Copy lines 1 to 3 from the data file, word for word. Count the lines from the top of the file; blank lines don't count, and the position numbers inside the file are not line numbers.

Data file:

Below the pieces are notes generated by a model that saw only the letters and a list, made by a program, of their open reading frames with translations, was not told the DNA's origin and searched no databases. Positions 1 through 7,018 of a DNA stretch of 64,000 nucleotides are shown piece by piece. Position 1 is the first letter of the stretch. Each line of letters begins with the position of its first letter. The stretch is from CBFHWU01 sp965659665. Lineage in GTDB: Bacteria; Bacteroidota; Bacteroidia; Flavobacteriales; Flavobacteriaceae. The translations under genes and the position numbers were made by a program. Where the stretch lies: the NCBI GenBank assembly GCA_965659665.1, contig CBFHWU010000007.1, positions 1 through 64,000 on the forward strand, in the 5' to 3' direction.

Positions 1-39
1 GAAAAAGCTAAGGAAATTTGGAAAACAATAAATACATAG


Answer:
Below the pieces are notes generated by a model that saw only the letters and a list, made by a program, of their open reading frames with translations, was not told the DNA's origin and searched no databases. Positions 1 through 7,018 of a DNA stretch of 64,000 nucleotides are shown piece by piece. Position 1 is the first letter of the stretch. Each line of letters begins with the position of its first letter. The stretch is from CBFHWU01 sp965659665. Lineage in GTDB: Bacteria; Bacteroidota; Bacteroidia; Flavobacteriales; Flavobacteriaceae. The translations under genes and the position numbers were made by a program. Where the stretch lies: the NCBI GenBank assembly GCA_965659665.1, contig CBFHWU010000007.1, positions 1 through 64,000 on the forward strand, in the 5' to 3' direction.

Positions 1-39
1 GAAAAAGCTAAGGAAATTTGGAAAACAATAAATACATAG